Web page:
"If an injury has to be done to a man it should be so severe that his vengeance need not be feared"
From: firstname.lastname@example.org [mailto:email@example.com] On Behalf Of Andrew
Sent: Monday, April 21, 2008 4:26 AM
Subject: RE: [MedievalSawdust] Re: Kissing ass? (was Marketing (was need advice))
Likewise. What ever happened to people just making things to give to others
or swap for something? That's the part of the SCA I miss the most. Everyone
in now out to make money and/or win competition.
The nicest peers in my experience are the ones who you wouldn't know as a
peer except by actions with the new and inexperienced.
From: medievalsawdust@ yahoogroups. com
[mailto:medievalsawdust@ yahoogroups. com] On Behalf Of Chas
Sent: Sunday, 30 March 2008 12:38 AM
To: medievalsawdust@ yahoogroups. com
Subject: [MedievalSawdust] Re: Kissing ass? (was Marketing (was need
AH But isn't it true that Kingdom laurels and royalty should get
around to smaller events too? MANY, MANY folks, it seems, go
unnoticed on a local level for lack of local laurels, peers, royalty,
Just a thought.
I've heard (read) many a laurel and peer state that taking on "the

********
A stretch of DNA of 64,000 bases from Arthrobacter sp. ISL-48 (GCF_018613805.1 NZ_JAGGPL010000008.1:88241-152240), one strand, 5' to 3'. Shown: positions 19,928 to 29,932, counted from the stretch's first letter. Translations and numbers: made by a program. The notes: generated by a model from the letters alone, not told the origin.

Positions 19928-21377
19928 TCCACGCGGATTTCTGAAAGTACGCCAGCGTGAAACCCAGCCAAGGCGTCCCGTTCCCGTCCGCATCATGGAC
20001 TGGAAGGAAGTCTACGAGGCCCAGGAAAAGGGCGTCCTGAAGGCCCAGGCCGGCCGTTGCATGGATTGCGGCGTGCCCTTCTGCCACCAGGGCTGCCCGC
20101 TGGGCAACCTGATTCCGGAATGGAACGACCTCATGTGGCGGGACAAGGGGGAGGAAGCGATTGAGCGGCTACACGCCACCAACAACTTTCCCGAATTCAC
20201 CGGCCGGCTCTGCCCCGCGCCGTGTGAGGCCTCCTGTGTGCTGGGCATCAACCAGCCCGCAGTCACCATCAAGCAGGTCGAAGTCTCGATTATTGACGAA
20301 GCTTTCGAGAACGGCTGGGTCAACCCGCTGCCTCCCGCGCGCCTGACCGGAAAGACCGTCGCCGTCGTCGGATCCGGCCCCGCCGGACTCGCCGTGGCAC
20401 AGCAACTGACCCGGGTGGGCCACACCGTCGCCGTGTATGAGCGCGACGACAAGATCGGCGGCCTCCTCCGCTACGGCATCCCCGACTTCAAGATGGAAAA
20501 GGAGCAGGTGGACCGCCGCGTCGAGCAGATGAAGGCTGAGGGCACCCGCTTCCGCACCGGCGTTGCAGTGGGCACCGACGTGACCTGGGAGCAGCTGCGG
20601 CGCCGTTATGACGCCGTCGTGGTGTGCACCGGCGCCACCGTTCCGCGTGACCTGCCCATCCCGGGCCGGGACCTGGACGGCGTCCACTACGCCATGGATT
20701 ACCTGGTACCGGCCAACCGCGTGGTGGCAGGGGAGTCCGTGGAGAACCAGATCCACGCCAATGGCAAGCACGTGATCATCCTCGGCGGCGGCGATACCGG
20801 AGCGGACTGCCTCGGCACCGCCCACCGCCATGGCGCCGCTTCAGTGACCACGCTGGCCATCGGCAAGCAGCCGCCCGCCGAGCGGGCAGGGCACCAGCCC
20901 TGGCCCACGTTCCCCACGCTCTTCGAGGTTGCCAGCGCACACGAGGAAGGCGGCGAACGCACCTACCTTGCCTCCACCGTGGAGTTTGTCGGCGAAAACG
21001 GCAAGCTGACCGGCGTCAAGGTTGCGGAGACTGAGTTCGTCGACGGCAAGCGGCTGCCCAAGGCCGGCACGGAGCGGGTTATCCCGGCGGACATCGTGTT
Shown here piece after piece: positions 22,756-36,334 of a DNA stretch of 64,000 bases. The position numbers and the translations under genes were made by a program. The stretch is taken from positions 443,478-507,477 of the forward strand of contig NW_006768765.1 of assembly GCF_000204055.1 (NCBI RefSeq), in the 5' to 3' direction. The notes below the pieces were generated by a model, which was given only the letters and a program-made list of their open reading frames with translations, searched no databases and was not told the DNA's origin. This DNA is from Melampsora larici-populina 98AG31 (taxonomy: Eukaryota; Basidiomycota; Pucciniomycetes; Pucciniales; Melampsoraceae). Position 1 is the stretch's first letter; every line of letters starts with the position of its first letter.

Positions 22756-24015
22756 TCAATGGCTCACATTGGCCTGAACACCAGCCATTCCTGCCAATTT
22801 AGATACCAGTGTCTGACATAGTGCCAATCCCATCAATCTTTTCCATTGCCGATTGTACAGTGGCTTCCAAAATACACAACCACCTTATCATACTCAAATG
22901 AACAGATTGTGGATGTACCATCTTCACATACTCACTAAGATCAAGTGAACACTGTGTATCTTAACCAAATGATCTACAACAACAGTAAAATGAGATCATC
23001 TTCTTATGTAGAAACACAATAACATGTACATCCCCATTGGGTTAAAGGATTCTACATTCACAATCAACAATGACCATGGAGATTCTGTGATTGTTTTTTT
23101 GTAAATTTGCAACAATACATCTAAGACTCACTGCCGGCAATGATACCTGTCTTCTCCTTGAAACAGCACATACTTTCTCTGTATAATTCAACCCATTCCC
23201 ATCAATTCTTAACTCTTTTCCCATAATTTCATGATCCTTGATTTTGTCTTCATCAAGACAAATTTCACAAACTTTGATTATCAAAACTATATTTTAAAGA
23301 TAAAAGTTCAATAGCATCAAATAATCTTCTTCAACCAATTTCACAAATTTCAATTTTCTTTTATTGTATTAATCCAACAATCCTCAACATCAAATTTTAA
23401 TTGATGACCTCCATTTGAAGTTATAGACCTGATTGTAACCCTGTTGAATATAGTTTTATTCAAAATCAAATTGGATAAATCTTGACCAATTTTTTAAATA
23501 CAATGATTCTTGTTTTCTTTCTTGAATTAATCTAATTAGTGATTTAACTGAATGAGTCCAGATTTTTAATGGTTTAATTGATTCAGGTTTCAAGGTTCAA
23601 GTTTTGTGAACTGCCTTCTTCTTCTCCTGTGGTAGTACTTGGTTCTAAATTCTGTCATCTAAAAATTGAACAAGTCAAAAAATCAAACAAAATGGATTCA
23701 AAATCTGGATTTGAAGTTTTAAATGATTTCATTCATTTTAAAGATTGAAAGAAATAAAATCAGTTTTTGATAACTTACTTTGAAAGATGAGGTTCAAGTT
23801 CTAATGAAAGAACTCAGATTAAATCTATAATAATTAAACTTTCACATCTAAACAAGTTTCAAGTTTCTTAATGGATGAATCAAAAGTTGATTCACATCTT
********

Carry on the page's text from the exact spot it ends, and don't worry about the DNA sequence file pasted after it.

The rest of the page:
title" is a responsibility, but see very few on a "local event" level
Again just a thought.
--- In medievalsawdust@ yahoogroups. com, "Bill McNutt" <mcnutt@...>
> There are also "political" things you can do that are very
> don't involve any kissing ass, sucking up, or compromising yourprinciples.
> When your name comes up in the polling circle and 2/3 of the room
> "who?" It's not a good sign. So make an effort to meet Laurels.Show them
> your work. Ask them their opinions. Interact. Then, they willhave seen
> your work and know your name when the time comes to discuss yourwork.
> You also need to become perceived as a reliable authority in your
> It doesn't do any good to BE an expert, if nobody knows you are. Sothem on the
> publish. Write short articles for your local newsletter. Post
> web and announce them on your local or kingdom newsletters.On Behalf Of Geffrei
> From: medievalsawdust@ yahoogroups. com
> [mailto:medievalsawdust@ yahoogroups. com]
> There are ways to speed up getting yourw:st="on">Laurel without politicking
> Good craftsmanship is a good place to start. Ask yourself "Do youwant it
> right or right now?" before you start making stuff to put in yourbooth.
> Take your time and do things right. Second, do research first anddocument
> what you make; not make something and then scramble fordocumentation.
> Third, teach classes. Again do your research and provide a welldocumented